Discussion:Classic car depreciation

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Discussion Forum Index --> Tax Questions --> Classic car depreciation


Hi-tek (talk|edits) said:

11 January 2006
a client (restaurant) bought a 1950 classic car to park out front of the diner for advertising. the car has license plates and cost $3200. is this classic treated the same as regular cars for depreciation ($2960 max for 2005) and depreciated over 5 yrs total?

thanks.

MArdelean (talk|edits) said:

11 January 2006
Using it as 5-year property sound correct.

Msdcpa999 (talk|edits) said:

11 January 2006
i agree.

Captcook (talk|edits) said:

23 January 2006
A 1950 car for display that cost $3200? It would seem to me that there may be other costs worth capitalizing. Just a thought.

DR BRISKET (talk|edits) said:

26 January 2006
Last year I had a client who was in an LLC with his wife. The business was an old restored barn that was converted into a meeting facility. It also serves food. The client, using his own funds, purchased an antique model A Ford (I don't remember what year it was). The car cost his $11,000.

He wanted me to write it off as an advertising expense. In the car club he belongs to, he said that's what most all of the other club members did--that there accounts said it was legit.

He never parked the car at the barn. And, it was titled in his personal name. I told him I couldn't allow the deduction. He went to a CPA friend of his for a second opinion. The CPA told him that he could indeed deduct it.

So, he told me he wanted the CPA to take over doing his tax and accounting work. So, I lost a good account. But, I'm not losing any sleep over it. In the event his return gets audited, and this deduction surfaces, I feel the IRS will disallow it. I would think, also, the CPA should have deducted it using the depreciation rules for automobiles as opposed to calling it an advertising expense. I'm glad it will be him rather than me trying to justify this expense to the IRS.

RLMCPA (talk|edits) said:

29 January 2006
If the car is bascially a sign and not driven, I would consider expensing it as advertising. This is somewhat agressive, but I think you could support it if the care just sits there.

James1 (talk|edits) said:

20 March 2006
Advertising expense? By the same logic the cost of a billboard would be currently deductible (billboards are depreciable assets, although the cost of papering it with the advertisement is probably currently deductible if the ad is in place for less than one year). It may not be used for transportation but it is still a car. I would depreciate it over five years. Here's something from the CCH Depreciation Guide on antique autos & some annotations dealing with advertising:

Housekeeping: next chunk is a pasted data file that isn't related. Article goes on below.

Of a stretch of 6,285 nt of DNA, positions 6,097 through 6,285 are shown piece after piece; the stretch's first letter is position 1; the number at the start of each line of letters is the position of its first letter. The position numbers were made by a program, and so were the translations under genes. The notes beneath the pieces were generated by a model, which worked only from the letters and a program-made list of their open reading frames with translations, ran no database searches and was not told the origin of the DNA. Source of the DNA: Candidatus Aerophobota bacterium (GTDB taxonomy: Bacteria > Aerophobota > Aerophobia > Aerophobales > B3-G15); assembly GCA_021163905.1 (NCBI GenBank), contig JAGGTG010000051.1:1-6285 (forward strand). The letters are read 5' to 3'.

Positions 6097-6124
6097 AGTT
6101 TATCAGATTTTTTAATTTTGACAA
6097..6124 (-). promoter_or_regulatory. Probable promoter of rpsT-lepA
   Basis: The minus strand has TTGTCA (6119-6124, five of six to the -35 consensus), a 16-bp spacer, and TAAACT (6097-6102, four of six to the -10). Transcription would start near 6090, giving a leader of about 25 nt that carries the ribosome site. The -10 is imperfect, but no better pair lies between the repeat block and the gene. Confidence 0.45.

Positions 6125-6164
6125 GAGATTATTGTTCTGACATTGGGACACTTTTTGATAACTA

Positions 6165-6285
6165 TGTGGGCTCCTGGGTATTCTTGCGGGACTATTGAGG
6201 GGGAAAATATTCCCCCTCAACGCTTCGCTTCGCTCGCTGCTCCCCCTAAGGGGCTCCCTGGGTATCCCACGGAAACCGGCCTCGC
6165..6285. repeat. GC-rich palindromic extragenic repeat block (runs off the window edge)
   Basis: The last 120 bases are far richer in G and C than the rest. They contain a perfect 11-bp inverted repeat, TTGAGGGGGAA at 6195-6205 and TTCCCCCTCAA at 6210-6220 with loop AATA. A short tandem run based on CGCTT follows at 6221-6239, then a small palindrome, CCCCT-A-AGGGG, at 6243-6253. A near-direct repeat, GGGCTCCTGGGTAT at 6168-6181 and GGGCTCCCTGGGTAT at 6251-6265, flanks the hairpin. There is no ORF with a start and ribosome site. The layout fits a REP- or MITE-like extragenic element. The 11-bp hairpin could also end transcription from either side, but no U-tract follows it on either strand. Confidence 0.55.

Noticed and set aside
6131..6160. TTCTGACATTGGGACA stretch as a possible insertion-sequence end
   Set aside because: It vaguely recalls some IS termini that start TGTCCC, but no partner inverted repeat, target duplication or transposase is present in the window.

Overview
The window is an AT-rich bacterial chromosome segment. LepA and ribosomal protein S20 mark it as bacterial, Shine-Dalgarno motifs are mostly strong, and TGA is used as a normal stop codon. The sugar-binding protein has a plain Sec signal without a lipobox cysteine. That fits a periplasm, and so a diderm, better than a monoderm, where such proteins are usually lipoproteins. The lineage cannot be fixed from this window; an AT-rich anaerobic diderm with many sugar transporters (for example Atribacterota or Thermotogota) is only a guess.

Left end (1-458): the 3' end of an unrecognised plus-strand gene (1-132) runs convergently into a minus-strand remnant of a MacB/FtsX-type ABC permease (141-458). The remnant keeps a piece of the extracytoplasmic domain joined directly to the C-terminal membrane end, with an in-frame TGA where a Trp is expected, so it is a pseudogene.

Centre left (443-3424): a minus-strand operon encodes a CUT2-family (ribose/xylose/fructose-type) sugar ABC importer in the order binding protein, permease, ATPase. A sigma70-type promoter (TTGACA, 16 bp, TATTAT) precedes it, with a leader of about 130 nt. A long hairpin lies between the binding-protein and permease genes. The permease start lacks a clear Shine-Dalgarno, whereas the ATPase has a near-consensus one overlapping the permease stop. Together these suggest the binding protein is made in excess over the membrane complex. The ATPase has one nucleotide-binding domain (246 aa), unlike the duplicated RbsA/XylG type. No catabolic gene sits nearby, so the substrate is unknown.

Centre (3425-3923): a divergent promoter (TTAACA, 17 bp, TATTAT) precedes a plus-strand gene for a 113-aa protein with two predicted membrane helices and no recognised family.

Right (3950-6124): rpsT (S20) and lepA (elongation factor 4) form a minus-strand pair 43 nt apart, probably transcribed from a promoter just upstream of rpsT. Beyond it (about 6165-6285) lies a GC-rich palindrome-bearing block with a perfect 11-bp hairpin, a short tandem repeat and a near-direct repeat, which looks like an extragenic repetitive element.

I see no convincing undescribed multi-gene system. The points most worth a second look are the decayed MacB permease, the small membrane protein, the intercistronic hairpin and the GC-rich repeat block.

Copyrighted material removed, see TAXALMANAC.ORG WEBSITE USE AND CONTRIBUTION TERMS, Tim Doyle, TaxAlmanac Moderator 23:11, 28 March 2006 (CST)

DJS3591 (talk|edits) said:

16 May 2006
I DO NOT BELIEVE ANY DEPRECIATION IS ALLOWED. IN ORDER FOR AN ASSET TO BE DEPRECIABLE IT MUST HAVE A LIMITED LIFE. BY DEFINITION, A CLASSIC AUTO ONLY APPRECIATES IN VALUE SO NO DEPRECIATION IS ALLOWED. ANY OPERATING EXPENSES MAY POSSIBLY BE WRITTEN OFF AS AN ADVERTISING EXPENSE IF IT PLACES THE BUSINESS NAME IN PUBLIC VIEW.

TaxArt (talk|edits) said:

16 May 2006
So, are you saying that any asset that appreciates in value over time should not be depreciated? What if something happens to the car or the market for that make/model evaporates?

Warren (talk|edits) said:

16 May 2006
Real Estate also appreciates in value and depreciation is allowed except for the land portion of course. Even though a classic auto might sppreciate in value, it still has a limited life for depreciation purposes. If the car is currently registered I would depreciate as an auto but if it is not I would depreciate as a sign including using Section 179 if desired.

Michaelstar (talk|edits) said:

19 May 2006
If the client HAD parked the car at the barn - and not driven it to car shows or the local dinner on Sunday's - I would also capitalize it as a sign as Warren. But you said he never parked it at the barn - that seems to imply - the t/p did not use it as a sign so an $11K auto would be my next and probably only choice. This client of yours probably did not like it then when you told that he needed to maintain auto mileage records and that the personal portion of the expenses to maintain the auto would be non deductible. Puting a banner on the side of a car and driving it around town does not make it an advertising expense. The IRS auditor would have a field day with that one - especially with no mileage records.

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